Computer-assisted interviews are improving the accuracy of data collected in HIV/AIDS research in Africa.
With nearly 23 million people across the African continent living with HIV/AIDS, public health experts across the globe are working feverishly to stem the epidemic. Among them is UCLA's Pamina M. Gorbach, a behavioral epidemiologist whose research recently took her to Malawi, where 10 percent of the population lives with HIV/AIDS, the leading cause of death in that country.
As part of a study of the effectiveness of new HIV-prevention medications, called microbicides, Gorbach, a professor in the Department of Epidemiology at the UCLA Fielding School of Public Health as well as the Division of Infectious Diseases at the David Geffen School of Medicine, explored the use of a new high-tech approach to interviewing the study's 585 women research subjects. The study, which was reported in the journal AIDS and Behavior, used Audio Computer-Assisted Self-Interviewing (ACASI), a technology developed by epidemiologists in the U.S. Population Council, which conducts biomedical, social science, and public health research, to obtain information on sensitive subjects like sexual behavior and drug use.
Professor Pamina Gorbach
Gorbach and her research team found that the women in the Malawi study reported that they preferred to do an audio "interview" with a handheld ACASI device compared to a face-to-face interview. Particularly significant to researchers, the participants were likely to give more honest and accurate responses in a computer-assisted interview than when asked the same questions face-to-face by a human interviewer.
Perhaps these results aren't so surprising, given such deeply personal interview questions as "In the past three months, how many sex partners have you had?," "Have you had anal sex?" and "The last time you had vaginal sex, did you use study gel [the experimental microbicide] or a condom?" While questions like these must be asked to enable a better understanding of HIV/AIDS transmission and prevention, Gorbach said that "sensitive or "socially undesirable" sexual behaviors are known to be underreported, while socially desirable behaviors such as adherence to taking medication or using condoms tend to be overreported. The ACASI interviews in Malawi, conversely, produced higher reports of sexual behaviors and lower reports of adherence - results that, Gorbach noted, "support the assumption that [computer-assisted interviews] can improve the accuracy of the data."
Enhancing the user-friendliness of this approach, the audio devices were programmed to ask the interview questions in the local Chichewa language - one of 21 languages and dialects in which the software can be programmed. The devices also incorporated images to improve comprehension for women with low literacy levels.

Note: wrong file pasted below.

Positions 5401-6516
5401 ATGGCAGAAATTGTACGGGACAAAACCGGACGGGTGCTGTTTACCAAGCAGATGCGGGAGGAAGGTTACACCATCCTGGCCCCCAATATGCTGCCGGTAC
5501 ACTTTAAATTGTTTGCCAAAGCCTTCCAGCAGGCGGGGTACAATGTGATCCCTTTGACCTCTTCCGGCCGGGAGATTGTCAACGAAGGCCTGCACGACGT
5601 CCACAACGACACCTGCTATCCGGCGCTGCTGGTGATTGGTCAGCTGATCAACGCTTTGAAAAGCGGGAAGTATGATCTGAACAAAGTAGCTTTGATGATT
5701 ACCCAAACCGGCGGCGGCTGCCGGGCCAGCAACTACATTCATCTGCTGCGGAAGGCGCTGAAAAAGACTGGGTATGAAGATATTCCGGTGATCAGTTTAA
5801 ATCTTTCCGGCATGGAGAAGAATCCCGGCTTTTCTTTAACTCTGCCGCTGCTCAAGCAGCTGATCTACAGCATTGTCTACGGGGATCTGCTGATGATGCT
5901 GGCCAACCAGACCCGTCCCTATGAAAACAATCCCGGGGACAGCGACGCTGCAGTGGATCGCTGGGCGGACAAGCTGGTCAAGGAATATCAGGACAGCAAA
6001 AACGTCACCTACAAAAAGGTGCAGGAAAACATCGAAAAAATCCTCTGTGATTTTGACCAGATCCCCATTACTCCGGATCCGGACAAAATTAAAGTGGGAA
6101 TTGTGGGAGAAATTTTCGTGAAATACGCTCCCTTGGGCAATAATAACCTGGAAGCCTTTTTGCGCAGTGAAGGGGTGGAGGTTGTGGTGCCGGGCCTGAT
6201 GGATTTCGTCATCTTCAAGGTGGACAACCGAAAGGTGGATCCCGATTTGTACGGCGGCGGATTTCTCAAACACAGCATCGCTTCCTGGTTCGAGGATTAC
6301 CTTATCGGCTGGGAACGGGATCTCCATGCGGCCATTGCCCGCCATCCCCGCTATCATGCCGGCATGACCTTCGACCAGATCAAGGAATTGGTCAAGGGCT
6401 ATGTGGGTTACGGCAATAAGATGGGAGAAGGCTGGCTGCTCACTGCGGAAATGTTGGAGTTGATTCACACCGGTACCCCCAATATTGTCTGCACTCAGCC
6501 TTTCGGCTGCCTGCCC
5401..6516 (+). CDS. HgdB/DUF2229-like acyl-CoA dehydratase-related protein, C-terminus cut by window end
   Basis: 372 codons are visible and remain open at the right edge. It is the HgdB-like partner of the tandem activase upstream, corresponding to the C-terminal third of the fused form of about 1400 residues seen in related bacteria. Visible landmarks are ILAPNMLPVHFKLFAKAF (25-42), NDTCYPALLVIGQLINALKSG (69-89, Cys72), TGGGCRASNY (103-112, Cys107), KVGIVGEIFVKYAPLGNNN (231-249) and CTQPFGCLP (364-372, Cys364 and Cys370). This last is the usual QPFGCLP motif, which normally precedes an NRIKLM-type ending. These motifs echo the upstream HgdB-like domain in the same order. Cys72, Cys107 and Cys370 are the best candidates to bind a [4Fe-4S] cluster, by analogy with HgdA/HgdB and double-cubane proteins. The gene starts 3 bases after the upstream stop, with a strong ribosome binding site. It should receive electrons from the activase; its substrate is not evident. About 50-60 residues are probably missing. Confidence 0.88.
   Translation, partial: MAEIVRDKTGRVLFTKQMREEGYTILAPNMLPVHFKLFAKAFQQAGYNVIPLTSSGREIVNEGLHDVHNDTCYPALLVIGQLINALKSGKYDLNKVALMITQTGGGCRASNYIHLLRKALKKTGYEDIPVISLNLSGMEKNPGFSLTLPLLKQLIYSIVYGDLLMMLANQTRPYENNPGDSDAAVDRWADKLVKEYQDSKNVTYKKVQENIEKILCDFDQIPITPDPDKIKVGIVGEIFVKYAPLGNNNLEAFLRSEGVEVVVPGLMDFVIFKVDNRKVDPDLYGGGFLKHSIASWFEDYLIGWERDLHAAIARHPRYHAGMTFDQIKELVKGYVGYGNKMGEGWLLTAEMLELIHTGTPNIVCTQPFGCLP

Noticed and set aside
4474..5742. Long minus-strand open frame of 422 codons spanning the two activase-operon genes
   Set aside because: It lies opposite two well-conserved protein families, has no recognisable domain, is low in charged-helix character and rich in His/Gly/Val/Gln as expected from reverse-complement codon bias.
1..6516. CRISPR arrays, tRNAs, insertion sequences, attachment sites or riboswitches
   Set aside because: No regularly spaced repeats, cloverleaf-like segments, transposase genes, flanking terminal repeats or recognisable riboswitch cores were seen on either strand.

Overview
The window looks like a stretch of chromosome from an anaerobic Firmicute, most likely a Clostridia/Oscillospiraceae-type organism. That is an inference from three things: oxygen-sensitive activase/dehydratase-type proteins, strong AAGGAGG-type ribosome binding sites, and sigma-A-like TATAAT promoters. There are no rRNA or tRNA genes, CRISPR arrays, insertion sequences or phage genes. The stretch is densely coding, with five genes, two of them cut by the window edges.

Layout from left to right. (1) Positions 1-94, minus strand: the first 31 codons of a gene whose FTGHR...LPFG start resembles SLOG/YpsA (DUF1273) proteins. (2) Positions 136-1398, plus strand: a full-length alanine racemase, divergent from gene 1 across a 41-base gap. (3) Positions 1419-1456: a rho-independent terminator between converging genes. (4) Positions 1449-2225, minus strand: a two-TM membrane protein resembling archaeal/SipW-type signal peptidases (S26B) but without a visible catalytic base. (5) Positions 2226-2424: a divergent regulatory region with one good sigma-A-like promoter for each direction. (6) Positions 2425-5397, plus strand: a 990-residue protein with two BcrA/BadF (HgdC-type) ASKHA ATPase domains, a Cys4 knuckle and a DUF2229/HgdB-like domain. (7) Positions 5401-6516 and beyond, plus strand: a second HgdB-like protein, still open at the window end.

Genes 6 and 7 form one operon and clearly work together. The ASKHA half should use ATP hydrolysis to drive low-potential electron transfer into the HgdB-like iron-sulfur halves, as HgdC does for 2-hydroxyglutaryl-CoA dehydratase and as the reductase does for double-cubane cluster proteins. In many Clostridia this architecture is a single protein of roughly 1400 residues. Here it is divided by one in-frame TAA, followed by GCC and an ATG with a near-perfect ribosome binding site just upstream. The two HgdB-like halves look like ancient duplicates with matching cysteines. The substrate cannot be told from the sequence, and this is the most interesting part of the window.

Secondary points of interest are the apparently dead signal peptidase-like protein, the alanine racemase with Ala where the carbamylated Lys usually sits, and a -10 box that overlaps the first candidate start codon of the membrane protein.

Images enable participants with low literacy levels to respond to the questions.
"The incorporation of graphics for non-literate participants was an important element in customizing the ACASI application," said Gorbach. For example, for the question about the number of sexual partners, an interactive screen depicting a man's face allowed for reporting more than one partner. Each time a participant tapped the image on the screen in response to this question, a new face appeared to indicate a different partner. Because of these images and the audio, a participant did not need to be able to read the question or response options.
The handheld devices have the capability of transmitting data wirelessly via the Internet, but given limited Internet access in Malawi, the devices were set to record the subjects' responses on built-in digital cards. Data from the cards were seamlessly transferred to a data manager computer that researchers could then use for analysis and completion of the study.
Gorbach, whose international research has also taken her to the African countries of Mali, South Africa and Ghana, as well as to parts of South America and Indonesia, is a forerunner among researchers using ACASI. She is also sharing her knowledge in public health classes, where her tech-savvy students will no doubt make their own contributions to advancing its use among epidemiologists worldwide.
This story is based on a briefer version originally published in the Fielding School of Public Health Magazine.
Judy Lin and Dan Go